5. The Challenge of Biofertilizer Application

In the traditional agriculture, scientists are focusing on the study of the breeding of high yield crop through the crop modification. However, the breeding of high-yield crops varieties and the use of pesticides, fertilizers and more water [26]. But the leap in crop yield increasing was accompanied by a depletion of groundwater and bringing environmental problems such as polluted waterways. Biofertilizers are compounds that enrich the nutrient quality of soil by the use of microorganisms, which have a symbiotic relationship with the plants and the development of biofertilizers has promising bright future in the contributing to the modern sustainable and green agriculture. However, there are full of huge challenges in the course of the application of this technology. Some relevant reasons are assayed as follows.

Because roots have much potential genetic variation that has been neglected before, many scientists are starting to see roots as central to their efforts to produce crops with a better yield and turning their attention to roots to increase crop yields, and regarded roots as the key to a second green revolution and booster for food production [26,27]. However, this underground revolution is still at its infant stage. The complexity of the interaction between plants and beneficial microorganisms in biofertilizers make it difficult to investigate the function of biofertilizers. Plant-microbes interactions have the species specificity from the diversities of both plants and microbes. For example, some kinds of symbiosis arbuscular mycorrhiza (AM) cannot independently live after isolation from with its host plants [21]. In this situation, the study of the biofertilizer function is just like the “blackbox”.

Another future challenge will come from the understanding how multiple signaling pathways integrated to regulate plant growth. For example, Cytokinin plays a central role in the formation of nitrogen fixing root nodules following inoculation with rhizobia. Recent study demonstrated that that exogenous cytokinin induces formation of discrete and easily visible nodule primordia in Lotus japonicas root [28,29]. This study stressed the role of cytokinin in legume root endosymbiosis and provided a new strategy for the use of biofertilizers. However, root nodulation involves multiple plant hormone participation, such as auxin, gibberellin, ethylene and so on [28]. Although our knowledge of the molecular components

Figure 2. Signal components participated in arbuscular mycorrhiza (AM) and root-nodule symbiosis (Adapted from Parniske 2008, [21]).

and pathways that mediate hormone responses has improved enormously in recent years, the molecular mechanisms of hormone interaction remain poorly understood. Greater efforts are still needed to elucidate the crosstalk between different hormones interactions both derived from host plants and microbes.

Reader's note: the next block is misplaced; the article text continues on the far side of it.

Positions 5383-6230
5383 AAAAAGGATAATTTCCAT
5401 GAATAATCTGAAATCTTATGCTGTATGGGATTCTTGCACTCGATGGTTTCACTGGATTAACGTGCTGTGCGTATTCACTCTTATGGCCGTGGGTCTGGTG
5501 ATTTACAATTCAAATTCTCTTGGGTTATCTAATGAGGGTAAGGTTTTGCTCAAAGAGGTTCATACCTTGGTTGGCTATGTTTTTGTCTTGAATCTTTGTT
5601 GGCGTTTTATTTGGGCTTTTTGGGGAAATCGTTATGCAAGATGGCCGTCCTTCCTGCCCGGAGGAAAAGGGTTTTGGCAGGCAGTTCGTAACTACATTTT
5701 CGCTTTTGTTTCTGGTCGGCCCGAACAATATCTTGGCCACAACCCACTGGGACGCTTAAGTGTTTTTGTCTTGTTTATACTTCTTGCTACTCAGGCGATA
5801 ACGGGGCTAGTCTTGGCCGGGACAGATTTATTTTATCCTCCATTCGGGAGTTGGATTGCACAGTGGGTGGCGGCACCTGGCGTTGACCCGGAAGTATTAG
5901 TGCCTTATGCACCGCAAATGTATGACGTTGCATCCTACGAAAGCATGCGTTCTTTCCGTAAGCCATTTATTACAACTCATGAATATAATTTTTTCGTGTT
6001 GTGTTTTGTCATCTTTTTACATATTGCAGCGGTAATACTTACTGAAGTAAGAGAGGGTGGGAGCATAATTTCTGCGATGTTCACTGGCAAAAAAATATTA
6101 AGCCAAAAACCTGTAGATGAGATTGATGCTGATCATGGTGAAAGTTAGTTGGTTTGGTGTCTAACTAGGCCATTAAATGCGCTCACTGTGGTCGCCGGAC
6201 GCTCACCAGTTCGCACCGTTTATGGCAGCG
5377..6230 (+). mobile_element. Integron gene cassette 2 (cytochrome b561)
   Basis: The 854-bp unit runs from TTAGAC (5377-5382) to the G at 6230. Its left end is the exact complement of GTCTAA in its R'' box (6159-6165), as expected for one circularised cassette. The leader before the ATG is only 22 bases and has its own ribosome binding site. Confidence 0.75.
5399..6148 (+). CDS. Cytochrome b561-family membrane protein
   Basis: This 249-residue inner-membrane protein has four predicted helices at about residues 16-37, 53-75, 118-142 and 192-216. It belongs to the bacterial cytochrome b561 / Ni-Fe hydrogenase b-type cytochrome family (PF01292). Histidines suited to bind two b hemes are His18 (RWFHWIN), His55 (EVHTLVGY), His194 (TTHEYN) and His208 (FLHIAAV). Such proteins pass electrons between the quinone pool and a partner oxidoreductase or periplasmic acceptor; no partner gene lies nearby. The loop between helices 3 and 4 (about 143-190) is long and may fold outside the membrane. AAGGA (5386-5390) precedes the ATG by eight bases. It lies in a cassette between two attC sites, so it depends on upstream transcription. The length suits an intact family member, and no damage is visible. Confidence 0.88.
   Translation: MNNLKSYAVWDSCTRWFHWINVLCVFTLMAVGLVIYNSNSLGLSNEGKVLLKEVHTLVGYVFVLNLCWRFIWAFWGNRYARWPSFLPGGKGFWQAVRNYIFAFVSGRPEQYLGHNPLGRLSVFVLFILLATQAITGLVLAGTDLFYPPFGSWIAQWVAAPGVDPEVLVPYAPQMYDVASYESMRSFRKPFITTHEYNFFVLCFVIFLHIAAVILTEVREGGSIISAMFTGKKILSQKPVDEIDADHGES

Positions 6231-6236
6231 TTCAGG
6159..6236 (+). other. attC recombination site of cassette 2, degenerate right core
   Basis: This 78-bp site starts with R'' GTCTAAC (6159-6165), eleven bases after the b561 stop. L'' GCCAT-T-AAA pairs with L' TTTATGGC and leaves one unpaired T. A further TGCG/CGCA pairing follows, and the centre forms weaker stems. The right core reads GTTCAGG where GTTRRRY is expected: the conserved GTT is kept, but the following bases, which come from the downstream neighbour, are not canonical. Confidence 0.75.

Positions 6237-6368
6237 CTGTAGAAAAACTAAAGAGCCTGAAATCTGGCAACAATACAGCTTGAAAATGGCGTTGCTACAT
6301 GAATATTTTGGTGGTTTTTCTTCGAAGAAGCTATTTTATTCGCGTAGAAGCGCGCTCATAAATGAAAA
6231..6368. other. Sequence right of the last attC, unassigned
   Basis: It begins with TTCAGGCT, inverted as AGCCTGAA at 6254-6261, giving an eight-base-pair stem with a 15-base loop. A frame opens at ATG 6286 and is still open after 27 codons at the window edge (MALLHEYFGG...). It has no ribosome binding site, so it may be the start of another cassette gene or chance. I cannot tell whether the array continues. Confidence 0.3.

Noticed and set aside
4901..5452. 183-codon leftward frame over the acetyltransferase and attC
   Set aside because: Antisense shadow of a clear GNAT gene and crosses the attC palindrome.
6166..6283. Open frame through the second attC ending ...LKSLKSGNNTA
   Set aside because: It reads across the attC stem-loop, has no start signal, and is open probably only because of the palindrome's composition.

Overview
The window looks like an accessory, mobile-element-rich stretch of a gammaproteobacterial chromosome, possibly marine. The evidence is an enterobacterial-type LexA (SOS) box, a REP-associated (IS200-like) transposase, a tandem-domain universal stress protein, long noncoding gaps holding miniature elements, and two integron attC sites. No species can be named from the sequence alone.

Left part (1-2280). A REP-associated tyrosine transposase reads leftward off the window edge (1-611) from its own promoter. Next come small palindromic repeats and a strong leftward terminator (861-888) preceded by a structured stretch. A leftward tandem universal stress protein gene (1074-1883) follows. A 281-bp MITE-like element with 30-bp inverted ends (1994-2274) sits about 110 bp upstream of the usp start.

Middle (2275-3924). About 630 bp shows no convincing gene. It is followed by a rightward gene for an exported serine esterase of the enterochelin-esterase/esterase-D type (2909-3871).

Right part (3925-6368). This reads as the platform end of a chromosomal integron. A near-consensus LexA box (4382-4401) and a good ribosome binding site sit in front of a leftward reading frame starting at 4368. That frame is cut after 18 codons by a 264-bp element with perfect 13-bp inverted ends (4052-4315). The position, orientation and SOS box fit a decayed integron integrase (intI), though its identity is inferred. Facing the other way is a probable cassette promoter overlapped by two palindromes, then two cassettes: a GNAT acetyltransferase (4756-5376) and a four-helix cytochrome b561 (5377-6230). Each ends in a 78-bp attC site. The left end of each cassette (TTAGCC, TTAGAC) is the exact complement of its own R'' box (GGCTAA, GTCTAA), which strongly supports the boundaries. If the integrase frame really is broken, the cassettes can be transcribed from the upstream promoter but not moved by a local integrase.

In addition to the reasons mentioned above, other problems, such as the divergent function of cytokinins [30] added difficulty to the assay of the different kinds of cytokinins derived form microorganisms; the application itself of biofertilizers could also brought with some challenges. For example, the problem could come from the mix of different biofertilizers, the shelf-life of biofertilizers, their resistant ability to environmental stresses such as drought, extreme heat, early frost, pest and disease could also trigger the problems to affect the effect of biofertilizers.

6. Conclusion

Biofertilizers are the most advanced biotechnology necessary to support developing organic agriculture, sustainable agriculture, green agriculture and non-pollution agriculture. They contain a wide range of naturally chelated plant nutrients and trace elements, carbohydrates, amino acids and other growth promoting substances. Today, It has been widely used with excellent results in all kinds of plants and several countries. Consideration the fact that biofertilziers could enhance the fertility of soil, the conclusion that “human healthy of people depends upon healthy plants (for their food), healthy plants upon healthy soil, and healthy soil upon healthy biofertilizers” can be reached. At last, a famous saying in the Holy Bible (Mark 4:8) was citied to describe the function of biofertilizers in high crop yield production “Other seed fell into good soil and brought forth grain, growing up and increasing and yielding thirty, and sixty and a hundredfold”. This goal will be achieved in the foreseeable future in the development of modern sustainable agriculture.

7. Acknowledgements

Authors thank the foundation supports by the National Natural Science Foundation of China (30700427; 31270- 361) and Outstanding Young Talent Fund from Key Projects in Hubei Province Natural Science Foundation (2010CDA099).